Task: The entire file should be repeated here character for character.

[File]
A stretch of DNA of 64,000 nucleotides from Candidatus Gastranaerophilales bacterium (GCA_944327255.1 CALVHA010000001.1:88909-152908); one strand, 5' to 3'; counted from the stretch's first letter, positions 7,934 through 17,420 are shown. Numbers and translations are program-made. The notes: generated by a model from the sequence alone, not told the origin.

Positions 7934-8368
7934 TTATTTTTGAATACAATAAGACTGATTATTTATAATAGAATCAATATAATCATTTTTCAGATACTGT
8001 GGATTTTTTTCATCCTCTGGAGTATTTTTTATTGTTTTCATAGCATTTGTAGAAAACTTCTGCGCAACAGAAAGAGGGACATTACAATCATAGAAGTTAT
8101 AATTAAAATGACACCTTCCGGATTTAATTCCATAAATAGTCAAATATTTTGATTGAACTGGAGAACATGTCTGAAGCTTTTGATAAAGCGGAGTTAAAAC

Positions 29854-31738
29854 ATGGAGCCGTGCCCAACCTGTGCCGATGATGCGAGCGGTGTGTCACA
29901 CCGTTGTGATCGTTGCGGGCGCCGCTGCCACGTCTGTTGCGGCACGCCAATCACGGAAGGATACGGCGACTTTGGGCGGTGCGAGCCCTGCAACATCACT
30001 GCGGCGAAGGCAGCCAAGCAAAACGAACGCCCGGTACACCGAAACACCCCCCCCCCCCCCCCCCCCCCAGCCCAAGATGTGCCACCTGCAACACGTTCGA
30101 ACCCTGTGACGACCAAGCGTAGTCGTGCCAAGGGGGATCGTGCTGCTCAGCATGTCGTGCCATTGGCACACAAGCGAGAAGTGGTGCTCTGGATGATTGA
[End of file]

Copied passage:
A stretch of DNA of 64,000 nucleotides from Candidatus Gastranaerophilales bacterium (GCA_944327255.1 CALVHA010000001.1:88909-152908); one strand, 5' to 3'; counted from the stretch's first letter, positions 7,934 through 17,420 are shown. Numbers and translations are program-made. The notes: generated by a model from the sequence alone, not told the origin.

Positions 7934-8368
7934 TTATTTTTGAATACAATAAGACTGATTATTTATAATAGAATCAATATAATCATTTTTCAGATACTGT
8001 GGATTTTTTTCATCCTCTGGAGTATTTTTTATTGTTTTCATAGCATTTGTAGAAAACTTCTGCGCAACAGAAAGAGGGACATTACAATCATAGAAGTTAT
8101 AATTAAAATGACACCTTCCGGATTTAATTCCATAAATAGTCAAATATTTTGATTGAACTGGAGAACATGTCTGAAGCTTTTGATAAAGCGGAGTTAAAAC

Positions 29854-31738
29854 ATGGAGCCGTGCCCAACCTGTGCCGATGATGCGAGCGGTGTGTCACA
29901 CCGTTGTGATCGTTGCGGGCGCCGCTGCCACGTCTGTTGCGGCACGCCAATCACGGAAGGATACGGCGACTTTGGGCGGTGCGAGCCCTGCAACATCACT
30001 GCGGCGAAGGCAGCCAAGCAAAACGAACGCCCGGTACACCGAAACACCCCCCCCCCCCCCCCCCCCCCAGCCCAAGATGTGCCACCTGCAACACGTTCGA
30101 ACCCTGTGACGACCAAGCGTAGTCGTGCCAAGGGGGATCGTGCTGCTCAGCATGTCGTGCCATTGGCACACAAGCGAGAAGTGGTGCTCTGGATGATTGA